Whether we like it or not; the summer of 2012 is going to be dominated by sport. The air will be filled with team spirit, the thrill of competition, the elation of winning and of course the disappointment of losing. The twinlings seem to have caught the scent of what’s ahead for the nation and have been displaying their own competitive prowess.
It started with their school reading. I thought I was doing the right thing when I praised them for moving to the next reading level. But no. Ladybird, who as I’ve said before responds well to a smiley face, quickly saw it as a personal mission to work her way through the reading stages. I quickly changed my official line. But I was too late; their minds were already set.
One evening as Pickle read his school book and Ladybird reminded us that she’d done this level such a long time ago, I delved into my stash of parenting clichés to try and put things right:
‘It doesn’t matter what level you’re on,’ I explained, ‘what counts is how hard you try.’
I could have just come straight out with ‘it’s the taking part that counts’ but I was aiming for a point or two for originality. But it really didn’t matter how I phrased it, Ladybird had her own views:
‘No,’ she told me. ‘What matters is being on the highest level. And being the best.’
OK. So what do I say to that? I didn’t know. I still don’t know. Maybe the ‘taking part’ cliché is well worn for a reason. Should I have just stuck with that? It was yet another situation that leaves me wondering where my natural parenting instinct to say the right thing ended up.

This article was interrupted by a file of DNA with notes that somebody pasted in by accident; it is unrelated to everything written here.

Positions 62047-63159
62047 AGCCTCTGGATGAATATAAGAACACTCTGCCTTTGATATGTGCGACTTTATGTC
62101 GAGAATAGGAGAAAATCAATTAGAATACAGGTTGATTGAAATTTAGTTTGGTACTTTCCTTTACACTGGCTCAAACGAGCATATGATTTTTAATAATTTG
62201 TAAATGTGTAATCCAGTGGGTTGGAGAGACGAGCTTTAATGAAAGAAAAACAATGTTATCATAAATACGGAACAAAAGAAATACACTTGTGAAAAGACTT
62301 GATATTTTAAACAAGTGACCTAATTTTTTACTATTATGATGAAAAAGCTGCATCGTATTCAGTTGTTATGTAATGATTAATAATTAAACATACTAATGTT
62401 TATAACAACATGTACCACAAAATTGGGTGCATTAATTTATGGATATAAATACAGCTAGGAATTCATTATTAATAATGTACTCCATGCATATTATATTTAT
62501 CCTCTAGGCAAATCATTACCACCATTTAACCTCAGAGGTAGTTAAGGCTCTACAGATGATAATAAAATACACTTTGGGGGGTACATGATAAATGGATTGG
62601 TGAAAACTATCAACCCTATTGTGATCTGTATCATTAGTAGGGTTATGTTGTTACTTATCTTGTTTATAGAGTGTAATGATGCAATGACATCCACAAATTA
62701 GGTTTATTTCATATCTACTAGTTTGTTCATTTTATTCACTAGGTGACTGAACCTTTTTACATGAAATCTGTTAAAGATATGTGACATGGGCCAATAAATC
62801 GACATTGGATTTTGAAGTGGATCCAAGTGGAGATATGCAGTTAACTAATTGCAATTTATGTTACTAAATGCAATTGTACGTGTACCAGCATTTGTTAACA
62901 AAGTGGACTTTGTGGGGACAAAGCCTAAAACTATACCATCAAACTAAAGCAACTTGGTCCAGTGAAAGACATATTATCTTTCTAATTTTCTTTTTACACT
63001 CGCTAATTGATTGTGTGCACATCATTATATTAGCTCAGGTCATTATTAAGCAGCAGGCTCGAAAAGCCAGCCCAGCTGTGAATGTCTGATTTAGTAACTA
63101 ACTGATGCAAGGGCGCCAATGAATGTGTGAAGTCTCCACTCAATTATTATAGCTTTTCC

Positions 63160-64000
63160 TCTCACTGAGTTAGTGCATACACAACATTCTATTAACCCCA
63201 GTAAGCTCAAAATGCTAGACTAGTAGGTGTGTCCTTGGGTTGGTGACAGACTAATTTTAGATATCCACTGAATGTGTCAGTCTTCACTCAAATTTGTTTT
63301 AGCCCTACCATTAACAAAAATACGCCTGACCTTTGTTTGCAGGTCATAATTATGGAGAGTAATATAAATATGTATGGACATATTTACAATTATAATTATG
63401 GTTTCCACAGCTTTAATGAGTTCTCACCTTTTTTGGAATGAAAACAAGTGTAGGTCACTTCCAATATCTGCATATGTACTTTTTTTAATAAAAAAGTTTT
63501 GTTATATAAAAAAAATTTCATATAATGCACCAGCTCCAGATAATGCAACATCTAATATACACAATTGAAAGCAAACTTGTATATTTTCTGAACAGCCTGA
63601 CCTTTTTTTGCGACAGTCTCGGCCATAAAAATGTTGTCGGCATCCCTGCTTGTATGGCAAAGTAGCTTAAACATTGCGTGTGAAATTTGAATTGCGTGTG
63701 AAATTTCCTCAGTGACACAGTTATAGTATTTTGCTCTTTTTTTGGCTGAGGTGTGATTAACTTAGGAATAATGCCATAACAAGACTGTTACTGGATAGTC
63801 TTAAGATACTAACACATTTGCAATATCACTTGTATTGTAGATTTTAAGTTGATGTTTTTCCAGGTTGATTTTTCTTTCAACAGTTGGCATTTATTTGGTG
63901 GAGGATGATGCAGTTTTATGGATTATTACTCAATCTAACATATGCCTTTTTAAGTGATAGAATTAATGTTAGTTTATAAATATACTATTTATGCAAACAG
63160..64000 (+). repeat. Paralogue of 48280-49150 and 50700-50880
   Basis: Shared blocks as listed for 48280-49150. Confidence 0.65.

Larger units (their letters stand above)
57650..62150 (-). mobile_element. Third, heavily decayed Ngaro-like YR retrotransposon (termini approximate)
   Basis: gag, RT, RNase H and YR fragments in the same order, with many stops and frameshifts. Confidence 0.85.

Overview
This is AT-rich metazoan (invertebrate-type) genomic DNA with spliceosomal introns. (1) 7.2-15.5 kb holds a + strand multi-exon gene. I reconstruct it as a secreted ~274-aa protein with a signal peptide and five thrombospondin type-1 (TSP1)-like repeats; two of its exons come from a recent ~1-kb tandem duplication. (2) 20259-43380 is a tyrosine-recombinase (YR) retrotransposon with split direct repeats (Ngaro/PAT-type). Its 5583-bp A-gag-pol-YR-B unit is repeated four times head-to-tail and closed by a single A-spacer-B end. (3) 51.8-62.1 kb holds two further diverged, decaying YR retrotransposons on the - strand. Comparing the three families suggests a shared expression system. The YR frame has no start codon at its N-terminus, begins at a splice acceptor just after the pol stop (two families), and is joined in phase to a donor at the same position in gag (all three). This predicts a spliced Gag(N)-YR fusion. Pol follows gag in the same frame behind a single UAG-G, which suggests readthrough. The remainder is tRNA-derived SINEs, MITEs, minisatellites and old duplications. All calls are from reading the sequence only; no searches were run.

And it’s not just the reading anymore. As they sit at the table felt tipping out another picture of me with bright red hair they’ve become a pair of vicious art critics, panning their stick men and giving brutal feedback on spelling. On Friday for the Sport Relief mile at a local athletics track they were both determined they were going to win, even though it wasn’t a race.
So this got me wondering; if I’m telling them it’s all about learning and fun (which releases me from any responsibility of their insensitivities) does this mean a competitive nature is genetic? I found my answer on parent.com, according to psychologists it’s a common phase children go through in their first year at school. Four and five year olds are apparently comparing their progress in a way they hadn’t before and this adds to the pride they feel when they reach a new milestone. Especially if they reach it first.
So we haven’t produced two ruthless competitors. It’s just another phase and probably more pronounced in the twins because they’re doing everything at the same time. But, if in say 40 years’ time we get a lady prime minister who’s joined forces with her twin brother in a bid for world domination; well, I did try to warn you.